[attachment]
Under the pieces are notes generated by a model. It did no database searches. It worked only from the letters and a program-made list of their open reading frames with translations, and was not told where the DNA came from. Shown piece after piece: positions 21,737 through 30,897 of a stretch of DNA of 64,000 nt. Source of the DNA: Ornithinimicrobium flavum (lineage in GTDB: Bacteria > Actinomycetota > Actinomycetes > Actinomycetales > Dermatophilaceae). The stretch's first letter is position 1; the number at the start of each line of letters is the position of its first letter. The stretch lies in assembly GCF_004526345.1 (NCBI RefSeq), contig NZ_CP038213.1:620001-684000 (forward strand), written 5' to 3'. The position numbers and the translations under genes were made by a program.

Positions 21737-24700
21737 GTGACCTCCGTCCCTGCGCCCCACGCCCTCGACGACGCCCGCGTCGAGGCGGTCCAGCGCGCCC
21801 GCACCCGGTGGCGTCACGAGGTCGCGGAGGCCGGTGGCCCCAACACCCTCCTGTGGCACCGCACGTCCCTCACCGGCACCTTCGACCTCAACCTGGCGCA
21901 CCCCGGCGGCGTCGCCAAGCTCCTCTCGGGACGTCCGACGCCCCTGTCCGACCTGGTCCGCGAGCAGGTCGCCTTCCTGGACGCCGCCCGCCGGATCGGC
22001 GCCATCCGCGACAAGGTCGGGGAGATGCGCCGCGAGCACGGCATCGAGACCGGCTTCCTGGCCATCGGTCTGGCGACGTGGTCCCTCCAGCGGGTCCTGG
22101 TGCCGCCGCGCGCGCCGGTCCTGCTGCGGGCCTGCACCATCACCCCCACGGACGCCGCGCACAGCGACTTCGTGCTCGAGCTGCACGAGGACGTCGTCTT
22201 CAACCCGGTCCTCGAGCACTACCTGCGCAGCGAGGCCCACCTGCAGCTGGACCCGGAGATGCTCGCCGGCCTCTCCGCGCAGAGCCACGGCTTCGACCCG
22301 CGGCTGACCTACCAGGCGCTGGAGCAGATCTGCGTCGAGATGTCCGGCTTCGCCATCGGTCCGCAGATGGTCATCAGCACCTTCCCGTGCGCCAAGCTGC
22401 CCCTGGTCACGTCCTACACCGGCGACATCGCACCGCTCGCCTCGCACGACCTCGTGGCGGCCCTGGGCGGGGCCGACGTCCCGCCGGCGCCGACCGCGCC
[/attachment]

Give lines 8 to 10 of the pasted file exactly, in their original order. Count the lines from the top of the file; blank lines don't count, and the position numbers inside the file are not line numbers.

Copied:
22201 CAACCCGGTCCTCGAGCACTACCTGCGCAGCGAGGCCCACCTGCAGCTGGACCCGGAGATGCTCGCCGGCCTCTCCGCGCAGAGCCACGGCTTCGACCCG
22301 CGGCTGACCTACCAGGCGCTGGAGCAGATCTGCGTCGAGATGTCCGGCTTCGCCATCGGTCCGCAGATGGTCATCAGCACCTTCCCGTGCGCCAAGCTGC
22401 CCCTGGTCACGTCCTACACCGGCGACATCGCACCGCTCGCCTCGCACGACCTCGTGGCGGCCCTGGGCGGGGCCGACGTCCCGCCGGCGCCGACCGCGCC